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From Latin siccitas, from siccus (dry).


siccity (uncountable)

  1. (formal, rare) Dryness.
    • 1621, Democritus Junior [pseudonym; Robert Burton], The Anatomy of Melancholy, Oxford: Printed by Iohn Lichfield and Iames Short, for Henry Cripps, OCLC 216894069:, Book I, New York, 2001, page 156:
      To the preservation of life the natural heat is most requisite, though siccity and humidity [] be not excluded.
    • 1902, Watson Bradshaw, "Medea", Act III., in The Ten Tragedies of Seneca, page 431:
      [] so long as the polar heavens regulate the movement of the Northern Bear, and preserve it, in its siccity (the Bears are called "siccæ", or dry, as they never set) []
    • 2006, Joseph A. Munk, Arizona Sketches (, ISBN 1442938609, page 124:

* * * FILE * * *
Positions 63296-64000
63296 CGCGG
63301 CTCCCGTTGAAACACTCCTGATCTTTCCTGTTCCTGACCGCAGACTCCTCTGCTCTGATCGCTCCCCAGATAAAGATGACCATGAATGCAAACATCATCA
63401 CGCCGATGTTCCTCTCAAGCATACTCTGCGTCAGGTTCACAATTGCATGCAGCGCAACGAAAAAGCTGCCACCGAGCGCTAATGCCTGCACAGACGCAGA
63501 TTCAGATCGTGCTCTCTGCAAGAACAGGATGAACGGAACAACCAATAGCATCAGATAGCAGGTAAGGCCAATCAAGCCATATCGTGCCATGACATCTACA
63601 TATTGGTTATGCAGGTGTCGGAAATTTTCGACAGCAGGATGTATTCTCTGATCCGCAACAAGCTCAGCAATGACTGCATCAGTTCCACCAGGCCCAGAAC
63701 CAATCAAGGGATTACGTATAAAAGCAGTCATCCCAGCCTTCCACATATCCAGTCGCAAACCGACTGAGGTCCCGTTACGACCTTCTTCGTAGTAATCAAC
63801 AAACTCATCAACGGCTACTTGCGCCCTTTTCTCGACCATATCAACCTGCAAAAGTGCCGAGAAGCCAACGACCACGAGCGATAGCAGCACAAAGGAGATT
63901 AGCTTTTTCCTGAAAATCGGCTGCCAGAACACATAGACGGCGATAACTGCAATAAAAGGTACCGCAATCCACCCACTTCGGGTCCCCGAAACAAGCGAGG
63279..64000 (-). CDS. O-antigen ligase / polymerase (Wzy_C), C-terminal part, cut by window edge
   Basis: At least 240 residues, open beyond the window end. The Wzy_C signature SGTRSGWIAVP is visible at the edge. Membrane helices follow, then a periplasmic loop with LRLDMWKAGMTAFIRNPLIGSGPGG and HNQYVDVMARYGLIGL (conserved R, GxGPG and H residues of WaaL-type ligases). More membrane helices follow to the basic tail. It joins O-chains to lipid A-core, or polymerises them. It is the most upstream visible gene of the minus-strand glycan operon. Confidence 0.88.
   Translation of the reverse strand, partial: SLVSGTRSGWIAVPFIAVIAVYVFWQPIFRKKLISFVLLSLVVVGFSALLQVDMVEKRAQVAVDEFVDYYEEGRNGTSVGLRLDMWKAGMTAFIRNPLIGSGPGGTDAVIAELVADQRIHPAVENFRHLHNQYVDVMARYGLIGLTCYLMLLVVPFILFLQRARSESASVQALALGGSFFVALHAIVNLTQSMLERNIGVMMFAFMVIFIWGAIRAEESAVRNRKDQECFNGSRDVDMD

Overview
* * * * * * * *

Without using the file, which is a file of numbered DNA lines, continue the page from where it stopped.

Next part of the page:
Only by extreme siccity is such land possible when more water rises in evaporation than falls by precipitation.
    • 2007, Patricia Arlabosse, Jean-Henry Ferrasse, Didier Lecomte, Michel Crine, Yohann Dumont, Angélique Léonard, "Efficient sludge thermal processing: from drying to thermal valorization", in Evangelos Tsotsas, Arun S. Mujumdar (eds) Modern Drying Technology, Energy Savings (John Wiley & Sons, ISBN 3527315594, page 319:
      At least regarding combustion, it is advisable to derive conditions for the auto-ignition of the wet sewage sludge from an enthalpy balance with a flame temperature of 600 °C. This generally gives values of siccity close to 50%.

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